The Manson Family Cult

Charles Manson and Clan


  • The Manson Family is a cult of young hippies lead by Charles Manson. The cult pulled off the murder of Sharon Tate and other Hollywood residents and consisted of around 100 people. Charles Manson was born November 12, 1934 to 16-year-old Kathleen Maddox, who was an alcoholic and prostitute. He was sent to an all boys school, but he left and started living on the streets and surviving on petty crimes. He ended up spending half of his first 32 years in jail.
  • He married 17 year-old and she got pregnant, Manson still continued his life of crime and when he was in jail his wife left with her new child and new lover. He later got another girl pregnant while on probation.
  • When Manson was released on March 21, 1967 he started his Murder Campaign Helter Skelter. Manson’s personality traits and obsessions were related with many other cults forming in that time. He saw himself as the harbinger of doom regarding the planet's future. He was influenced by drugs, such as LSD, and the song by the Beatles “Helter Skelter”. After 1967, Manson gathered a group of followers who shared his beliefs and use of hallucinogenic drugs. They became known as “The Family” and moved to a deserted ranch in the San Fernando Valley. The group contained a small group of impressionable young girls who thought Manson was Jesus and believed in his prophecies of a race war.
  • Manson and small group of loyal followers began a murder massacre on Hollywood stars and then blamed it on African Americans. In hope to start a war between the blacks and whites and to also end the 1960s free love and peace legacy. Charles Manson is a horrifying murder, because he never even murder anyone, he was just a very good manipulator.

People Involved

Sociology Terms

  • Looking-glass Self: Charles Manson had a very proud looking glass for himself. He thought others saw him as Jesus and someone with all the answers. He believed that causing a racial war was right and that everyone saw it as a good thing to happen.
  • Total Institutions: A total institution was formed in San Francisco by Charles Manson for the Family to live. The group was under the rule of Manson and taken away from Society.
  • Desocialization: Desocialization occurred when The Family moved to the deserted ranch away from society. They followed Manson’s rules and left behind everything in their past lives to follow him.
  • Reference Group: The family became a reference group for everyone in the cult. The follow Manson’s beliefs which eventually became their own. They consulted each other and their values guided their behavior to complete the murders. The people in the group identified themselves with The Family.
  • Resocialization: After the cult was sentenced for murder the had to resocialize in prison. They had to drop the beliefs of the cult and restart with their lives. They had to adjust to life in prison and their whole reference group changed from the Family to other prisoners.
  • Role Taking: Role Taking occurred for Manson when he started to become a leader. He developed ways to persuade people into following him. He used used information he gathered from other cult leaders like their beliefs and values. He followed how they lead their groups and used it to lead his own group.
  • Peer Group: The peer group was everyone in the Manson Family. They look to each other for guidance and did things to fit in with their group, like murder people to feel accepted.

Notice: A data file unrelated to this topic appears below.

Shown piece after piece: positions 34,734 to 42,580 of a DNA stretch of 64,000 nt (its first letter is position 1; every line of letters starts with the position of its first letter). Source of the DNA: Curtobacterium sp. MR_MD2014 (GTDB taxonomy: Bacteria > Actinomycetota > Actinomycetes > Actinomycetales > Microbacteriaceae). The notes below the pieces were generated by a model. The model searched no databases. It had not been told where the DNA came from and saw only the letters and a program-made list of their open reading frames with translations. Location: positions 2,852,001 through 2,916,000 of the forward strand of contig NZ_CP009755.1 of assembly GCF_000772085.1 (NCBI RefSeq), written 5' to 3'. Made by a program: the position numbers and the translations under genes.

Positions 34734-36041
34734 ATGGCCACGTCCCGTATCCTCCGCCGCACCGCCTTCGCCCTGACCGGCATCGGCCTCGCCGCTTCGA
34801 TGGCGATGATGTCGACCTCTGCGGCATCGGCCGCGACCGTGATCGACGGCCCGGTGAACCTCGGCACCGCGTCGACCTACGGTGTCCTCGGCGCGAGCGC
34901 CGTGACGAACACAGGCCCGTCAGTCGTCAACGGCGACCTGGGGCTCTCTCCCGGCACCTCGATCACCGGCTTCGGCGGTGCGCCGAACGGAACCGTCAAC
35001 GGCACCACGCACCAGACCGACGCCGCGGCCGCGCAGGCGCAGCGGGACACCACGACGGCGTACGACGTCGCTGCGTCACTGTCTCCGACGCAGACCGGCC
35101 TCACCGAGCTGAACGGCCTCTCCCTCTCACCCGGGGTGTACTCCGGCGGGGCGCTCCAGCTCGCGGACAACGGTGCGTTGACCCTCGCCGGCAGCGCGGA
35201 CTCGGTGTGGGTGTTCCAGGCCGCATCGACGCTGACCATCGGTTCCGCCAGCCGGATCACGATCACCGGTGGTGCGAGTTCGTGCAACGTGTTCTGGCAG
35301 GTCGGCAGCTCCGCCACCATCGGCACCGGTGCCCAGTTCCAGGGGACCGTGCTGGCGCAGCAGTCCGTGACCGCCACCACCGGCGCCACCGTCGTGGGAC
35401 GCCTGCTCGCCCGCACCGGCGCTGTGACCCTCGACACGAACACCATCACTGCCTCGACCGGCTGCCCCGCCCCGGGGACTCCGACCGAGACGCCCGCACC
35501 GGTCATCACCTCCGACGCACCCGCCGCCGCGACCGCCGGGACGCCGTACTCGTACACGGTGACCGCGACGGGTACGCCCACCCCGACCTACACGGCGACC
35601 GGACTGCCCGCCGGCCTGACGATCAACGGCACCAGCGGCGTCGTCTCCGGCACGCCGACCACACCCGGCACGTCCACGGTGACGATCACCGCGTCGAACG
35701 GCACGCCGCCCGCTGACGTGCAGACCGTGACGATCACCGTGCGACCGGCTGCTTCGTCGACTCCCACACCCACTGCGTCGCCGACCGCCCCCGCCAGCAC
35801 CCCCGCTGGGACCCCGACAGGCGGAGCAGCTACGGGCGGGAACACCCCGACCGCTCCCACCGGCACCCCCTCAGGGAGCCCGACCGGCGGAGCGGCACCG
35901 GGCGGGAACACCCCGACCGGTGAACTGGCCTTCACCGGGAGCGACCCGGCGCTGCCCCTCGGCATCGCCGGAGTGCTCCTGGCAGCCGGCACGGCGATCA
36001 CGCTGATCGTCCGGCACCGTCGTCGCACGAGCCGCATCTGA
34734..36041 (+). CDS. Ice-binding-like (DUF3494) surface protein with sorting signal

• Mass Media: Mass Media played a huge role in the trial and murders. Everyone in the family was watched by the media and everything they did was captured. They had no privacy after their murders were discovered.


The cult pulled of multiple murders. One of them was Gary Hinman, who had his ear sliced off with a sword and stabbed in the chest twice. He died over a money problem with the cult. The murder of Sharon Tate, her lover Roman Polanski, and some of their friends was done a by a couple of the Manson Family members. They were all gruesomely murdered and were discovered by their housekeeper the next morning. The Labianca Murder Manson joined in because he felt their was not enough panic in his victims. The ties the victims up and told them they were just being robbed and wouldn’t get hurt. With their blood words were written on the walls making the scene even more gruesome.

A investigation and trial took place for seven accounts of murder and one for conspiracy. On June 15, 1970, the Tate-LaBianca trial against Manson, Watson, Atkins, and Krewinkel began for seven counts of murder and one count of conspiracy. Van Houten was charged with two counts of murder and one count of conspiracy. Manson’s influence on the prosecution’s witnesses was becoming evident during the trial. Prosecution witness Barbara Hoyt was lured by a Manson family member to Hawai’i and was given lethal doses of LSD. Hoyt was able to reach the hospital before any fatal effects of the LSD could happen. Another witness that was threatened was Paul Watkins. Watkins was severely burned in a suspicious fire in his van. The jury took a whole week to deliberate and the verdict guilty for all charges of murder. The penalty was the death penalty. Pursuant to California Supreme Court ruling in 1972, the death penalties for all defendants were commuted to life in prison. Currently all defendants are in prison. Manson is imprisoned at California's Corcoran State prison and is waiting to apply for parole but has been denied 11 times. Leslie Van Houten is in the California Institution for Women, Frontera. Charles Watson is serving a life sentence in Mule Creek State Prison. Susan Atkins was also serving her life sentence at the California Institution for Women, Frontera until her death in 2009. Linda Krenwinkel is serving a life sentence in the California Institution for Women, Frontera. Linda Kasabian was granted immunity and left California after the trial.